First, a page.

Customer Experience – Some Key Things it is NOT

Customer ExperienceI recently read an article by Christopher Elliot entitled What a Hit and Run Taught Me About Customer Service. It revolved around settling an accident claim involving a rental car, and he basically learned this particular company was not customer-centric. As a consumer, you must assume responsibility for every step of the resolution process. This got me thinking, “What is customer service? How does it differ from customer experience? More importantly, what is it not?” Finally, since you know we’re all about helping businesses protect and grow themselves, what does it all mean for you? First, let’s clear the air. Some will argue the difference between customer service and customer experience is simply a pedantic semantic discussion. To their credit, those folks likely always regarded customer service as surrounding the entire sales process. Yet for many, customer service is something that happens after the sale and once you become a customer. Therefore, this begs the question:

What is customer experience?

Wikipedia defines it this way:

Customer experience (CX) is the sum of all experiences a customer has with a supplier of goods and/or services, over the duration of their relationship with that supplier. From awareness, discovery, attraction, interaction, purchase, use, cultivation and advocacy. It can also be used to mean an individual experience over one transaction; the distinction is usually clear in context.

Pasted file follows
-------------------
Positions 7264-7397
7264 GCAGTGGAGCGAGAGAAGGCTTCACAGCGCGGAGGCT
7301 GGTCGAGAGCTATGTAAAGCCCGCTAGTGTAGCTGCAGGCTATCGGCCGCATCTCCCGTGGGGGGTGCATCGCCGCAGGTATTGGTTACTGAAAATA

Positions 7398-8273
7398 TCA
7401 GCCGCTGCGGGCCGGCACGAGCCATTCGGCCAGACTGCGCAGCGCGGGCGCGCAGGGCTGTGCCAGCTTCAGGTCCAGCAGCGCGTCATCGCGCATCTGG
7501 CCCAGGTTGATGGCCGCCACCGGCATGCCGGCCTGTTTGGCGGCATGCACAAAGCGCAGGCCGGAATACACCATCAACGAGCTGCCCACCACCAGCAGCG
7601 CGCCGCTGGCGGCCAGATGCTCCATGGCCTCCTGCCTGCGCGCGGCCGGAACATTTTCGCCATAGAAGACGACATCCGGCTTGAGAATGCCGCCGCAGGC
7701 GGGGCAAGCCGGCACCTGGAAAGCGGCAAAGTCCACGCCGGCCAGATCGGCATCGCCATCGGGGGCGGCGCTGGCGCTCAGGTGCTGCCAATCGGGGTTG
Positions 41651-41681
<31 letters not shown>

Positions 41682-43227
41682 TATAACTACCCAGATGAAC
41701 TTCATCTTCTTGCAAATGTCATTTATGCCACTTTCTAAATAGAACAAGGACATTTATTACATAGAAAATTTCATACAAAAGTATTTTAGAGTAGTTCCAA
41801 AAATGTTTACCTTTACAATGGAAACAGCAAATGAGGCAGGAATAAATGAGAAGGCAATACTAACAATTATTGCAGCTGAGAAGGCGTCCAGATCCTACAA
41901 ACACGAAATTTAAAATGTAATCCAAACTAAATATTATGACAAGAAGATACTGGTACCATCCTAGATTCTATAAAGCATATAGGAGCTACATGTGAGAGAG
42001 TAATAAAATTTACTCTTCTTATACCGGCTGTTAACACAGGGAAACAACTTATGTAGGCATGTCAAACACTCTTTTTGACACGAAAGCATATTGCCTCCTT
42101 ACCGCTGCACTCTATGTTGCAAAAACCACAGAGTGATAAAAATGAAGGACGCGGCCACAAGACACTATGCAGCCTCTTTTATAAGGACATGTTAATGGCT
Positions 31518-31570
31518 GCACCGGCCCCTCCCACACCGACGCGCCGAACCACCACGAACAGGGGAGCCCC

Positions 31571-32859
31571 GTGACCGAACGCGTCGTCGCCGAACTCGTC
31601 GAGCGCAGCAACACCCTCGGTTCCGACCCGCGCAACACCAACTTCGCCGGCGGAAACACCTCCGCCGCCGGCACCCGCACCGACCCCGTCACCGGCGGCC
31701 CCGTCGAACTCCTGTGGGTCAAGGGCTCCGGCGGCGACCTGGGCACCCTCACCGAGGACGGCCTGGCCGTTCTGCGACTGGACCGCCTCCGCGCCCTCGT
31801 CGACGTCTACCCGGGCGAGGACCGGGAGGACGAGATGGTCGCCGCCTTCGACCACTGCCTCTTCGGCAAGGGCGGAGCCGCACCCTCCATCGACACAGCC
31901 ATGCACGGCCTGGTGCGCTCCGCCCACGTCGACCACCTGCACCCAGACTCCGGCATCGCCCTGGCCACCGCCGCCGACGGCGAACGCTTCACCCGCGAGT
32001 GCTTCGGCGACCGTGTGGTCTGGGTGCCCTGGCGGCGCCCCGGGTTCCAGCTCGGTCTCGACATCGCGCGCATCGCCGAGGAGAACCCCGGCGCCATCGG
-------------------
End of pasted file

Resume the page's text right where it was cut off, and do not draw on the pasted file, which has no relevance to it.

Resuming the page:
Beyond Philosophy goes a little further and gives this definition:

A customer experience is an interaction between an organization and a customer as perceived through a customer’s conscious and subconscious mind. It is a blend of an organization’s rational performance, the senses stimulated and the emotions evoked and intuitively measured against customer expectations across all moments of contact.

However, to keep things simple, we’ll use Harley Manning’s definition on the Forrester blog:

How customers perceive their interactions with your company. (emphasis added)

While the last is the most concise, the others provide additional insight into what Mr. Manning means when speaking of a customer’s perception of their interactions with you. Taken together, we get a more complete picture of what customer experience means. We also get a feel for what it is not. It is not:

  • Simply what you do for a customer
  • Simply what you say to a customer, and especially
  • Something that only happens after you make a sale

While all of the above is important, they are not by themselves the fullness of customer experience. Let’s take a look at them individually and see why.

CX: Not Simply What You Do for a Customer

Treating a customer with respect and providing prompt service are essential for any business. Let’s assume you do all of the above to perfection. Isn’t that enough? Not if you’ve shot yourself in the foot before the customer walks through the door. If your advertising left a poor taste in their mouth for one reason or another, they’ve already formed an opinion of you. The good service you provide may or may not change that opinion. Of course, the more likely result of this scenario is that person never even comes to you in the first place. Additionally, you may think you’ve treated your customer in the best way possible. Yet what really matters is what they think about how you treated them. As you can imagine, sometimes the two are worlds apart. Closing the gap between your perception and your customer’s is the key to awesome CX.

CX: Not Simply What You Say to a Customer

What are you saying?

What do you say and how do you say it?